The Lost Pages
Vogel award winner Marija Peričić’s titular lost pages are a fictionalised memoir by Max Brod – a successful author in his day, but best remembered as Franz Kafka’s friend, mentor and champion. It was Brod who refused Kafka’s dying wish that his unpublished work be destroyed, and is thus responsible for preserving Kafka’s legacy and enduring literary gifts to the world. In Brod’s reckoning, if Kafka had actually wanted his work destroyed, he would have appointed another executor of his estate.
This duplicity is the conceit on which this revisionist historical novel turns. Against a backdrop of Prague in 1908, Peričić reimagines the storied relationship between Kafka and his mentor as a bitter literary rivalry. Here, Kafka is rendered as a precocious rising star and Brod an anxious figure who begins to unravel with the realisation that his protégé’s great talent will eclipse his own.
Brod chronicles his growing obsession with the younger writer as he begins to recognise himself in Kafka’s famously unhappy, unhinged and alienated characters. He responds with increasingly desperate attempts to sabotage his rival’s career and destroy his writing. Escalating farce bleeds into psychological thriller as Brod’s sanity erodes and he finds himself trapped in layers of angst and surreal ambiguity that pay tribute to Kafka’s legacy.
Peričić’s exploration of obsession is ambitious but sometimes maddening in its execution. Frequent footnotes indicating where pages have been lost or redacted from the fictional lost memoir, meant to lend verisimilitude, add strain to a narrative that creaks at the seams as credulity is tested.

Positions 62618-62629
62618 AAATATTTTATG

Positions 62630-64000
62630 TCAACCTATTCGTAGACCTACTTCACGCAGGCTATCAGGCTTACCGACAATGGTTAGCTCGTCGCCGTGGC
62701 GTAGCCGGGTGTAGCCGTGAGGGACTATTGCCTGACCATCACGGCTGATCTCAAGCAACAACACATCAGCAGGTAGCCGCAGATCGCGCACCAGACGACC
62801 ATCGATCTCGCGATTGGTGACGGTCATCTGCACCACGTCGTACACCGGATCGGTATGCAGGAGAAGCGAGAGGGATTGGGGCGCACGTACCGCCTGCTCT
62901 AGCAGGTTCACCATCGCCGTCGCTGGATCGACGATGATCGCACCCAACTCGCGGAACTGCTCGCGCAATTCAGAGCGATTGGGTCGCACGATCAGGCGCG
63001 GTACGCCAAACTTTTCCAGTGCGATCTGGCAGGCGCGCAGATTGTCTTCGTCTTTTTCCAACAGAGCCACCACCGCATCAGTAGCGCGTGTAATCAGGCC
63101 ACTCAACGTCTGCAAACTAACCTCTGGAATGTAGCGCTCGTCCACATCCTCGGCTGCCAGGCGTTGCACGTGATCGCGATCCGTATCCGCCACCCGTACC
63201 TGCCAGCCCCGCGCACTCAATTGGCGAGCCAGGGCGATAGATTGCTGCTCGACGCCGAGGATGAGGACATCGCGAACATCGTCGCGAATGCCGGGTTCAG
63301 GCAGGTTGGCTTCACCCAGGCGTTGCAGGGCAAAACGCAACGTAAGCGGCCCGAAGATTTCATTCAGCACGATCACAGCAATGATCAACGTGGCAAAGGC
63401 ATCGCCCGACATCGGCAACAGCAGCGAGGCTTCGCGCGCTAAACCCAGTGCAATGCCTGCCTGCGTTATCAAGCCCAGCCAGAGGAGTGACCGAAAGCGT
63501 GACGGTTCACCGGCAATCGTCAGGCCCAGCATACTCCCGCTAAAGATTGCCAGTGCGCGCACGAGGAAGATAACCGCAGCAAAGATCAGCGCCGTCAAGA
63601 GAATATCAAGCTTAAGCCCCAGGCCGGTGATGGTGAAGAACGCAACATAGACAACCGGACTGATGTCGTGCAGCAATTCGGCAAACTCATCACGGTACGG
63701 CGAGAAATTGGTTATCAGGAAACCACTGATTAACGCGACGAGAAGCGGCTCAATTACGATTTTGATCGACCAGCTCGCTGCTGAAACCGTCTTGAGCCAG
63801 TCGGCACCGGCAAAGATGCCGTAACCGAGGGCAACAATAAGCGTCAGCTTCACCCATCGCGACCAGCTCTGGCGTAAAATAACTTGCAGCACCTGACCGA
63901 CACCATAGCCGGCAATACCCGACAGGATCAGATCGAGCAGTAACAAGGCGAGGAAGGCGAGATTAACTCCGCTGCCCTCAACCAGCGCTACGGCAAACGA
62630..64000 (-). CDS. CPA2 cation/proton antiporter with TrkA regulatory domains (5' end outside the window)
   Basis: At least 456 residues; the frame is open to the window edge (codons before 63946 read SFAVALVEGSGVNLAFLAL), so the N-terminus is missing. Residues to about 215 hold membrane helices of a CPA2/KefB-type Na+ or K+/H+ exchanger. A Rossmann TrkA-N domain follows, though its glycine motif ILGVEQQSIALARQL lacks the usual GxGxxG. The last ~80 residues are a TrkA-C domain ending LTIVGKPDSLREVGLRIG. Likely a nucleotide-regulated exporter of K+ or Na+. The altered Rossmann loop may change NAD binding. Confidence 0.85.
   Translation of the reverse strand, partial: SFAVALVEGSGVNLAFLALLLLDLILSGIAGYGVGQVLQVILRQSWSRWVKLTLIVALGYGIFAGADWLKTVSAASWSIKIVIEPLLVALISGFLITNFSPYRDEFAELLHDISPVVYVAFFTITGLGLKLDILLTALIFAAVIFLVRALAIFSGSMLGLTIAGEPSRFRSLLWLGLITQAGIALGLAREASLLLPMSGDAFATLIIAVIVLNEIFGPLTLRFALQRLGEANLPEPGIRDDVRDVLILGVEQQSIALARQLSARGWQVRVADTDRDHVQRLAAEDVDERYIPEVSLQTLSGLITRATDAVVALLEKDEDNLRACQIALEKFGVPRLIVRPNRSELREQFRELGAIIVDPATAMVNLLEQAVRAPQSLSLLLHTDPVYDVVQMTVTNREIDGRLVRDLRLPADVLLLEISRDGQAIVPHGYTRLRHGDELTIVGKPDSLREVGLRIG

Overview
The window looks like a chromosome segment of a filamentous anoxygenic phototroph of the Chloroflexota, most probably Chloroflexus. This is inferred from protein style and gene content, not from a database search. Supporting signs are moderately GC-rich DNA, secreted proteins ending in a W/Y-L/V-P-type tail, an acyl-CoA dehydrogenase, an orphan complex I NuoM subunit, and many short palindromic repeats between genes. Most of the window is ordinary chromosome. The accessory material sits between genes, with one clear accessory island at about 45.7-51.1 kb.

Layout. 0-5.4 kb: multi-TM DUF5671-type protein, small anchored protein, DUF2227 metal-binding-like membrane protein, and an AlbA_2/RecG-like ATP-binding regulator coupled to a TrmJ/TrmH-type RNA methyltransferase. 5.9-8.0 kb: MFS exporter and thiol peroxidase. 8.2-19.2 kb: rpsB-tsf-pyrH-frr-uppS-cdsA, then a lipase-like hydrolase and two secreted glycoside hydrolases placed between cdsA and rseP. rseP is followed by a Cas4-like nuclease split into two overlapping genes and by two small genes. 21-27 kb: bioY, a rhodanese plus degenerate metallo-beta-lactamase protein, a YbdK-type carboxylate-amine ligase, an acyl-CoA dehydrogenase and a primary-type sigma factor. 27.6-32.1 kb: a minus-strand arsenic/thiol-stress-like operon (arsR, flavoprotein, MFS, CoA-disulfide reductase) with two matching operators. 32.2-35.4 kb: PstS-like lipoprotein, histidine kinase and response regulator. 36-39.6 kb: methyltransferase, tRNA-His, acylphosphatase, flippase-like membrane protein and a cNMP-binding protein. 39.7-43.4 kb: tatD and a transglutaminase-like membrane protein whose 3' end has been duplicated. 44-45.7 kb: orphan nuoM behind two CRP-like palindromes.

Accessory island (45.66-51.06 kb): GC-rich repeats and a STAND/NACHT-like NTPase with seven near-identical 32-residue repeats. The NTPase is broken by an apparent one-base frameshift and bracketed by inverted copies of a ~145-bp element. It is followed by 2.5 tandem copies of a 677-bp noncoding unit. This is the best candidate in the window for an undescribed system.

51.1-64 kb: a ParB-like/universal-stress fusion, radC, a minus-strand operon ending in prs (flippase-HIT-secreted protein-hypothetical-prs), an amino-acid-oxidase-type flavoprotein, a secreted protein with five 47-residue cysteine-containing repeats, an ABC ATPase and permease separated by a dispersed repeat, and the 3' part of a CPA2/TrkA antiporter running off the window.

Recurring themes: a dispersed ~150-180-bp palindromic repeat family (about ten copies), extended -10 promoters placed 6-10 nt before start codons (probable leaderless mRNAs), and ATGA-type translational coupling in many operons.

However, Peričić has gleaned something that readers of Kafka often overlook – his writing could be gloomy, but it was also funny, almost playful. His sphere of interest was the absurdity of the human condition, and he explored it with meandering sentences in which meaning was finally detonated by crazy German compound verbs that recast a sentence’s entire intent. There’s some of that playfulness here, and fans of Kafka will enjoy the interstices of meticulous historical research and wild leaps of imagination.
This is an imperfect novel of jealousy and obsession, but it’s more than redeemed by a brilliant bit of narrative switcheroo in the final coda. It subverts and reinterprets everything we’ve read before in a structural masterstroke that might have made Kafka himself jealous. ZC
Allen & Unwin, 276pp, $29.99
This article was first published in the print edition of The Saturday Paper on May 6, 2017 as "Marija Peričić, The Lost Pages".
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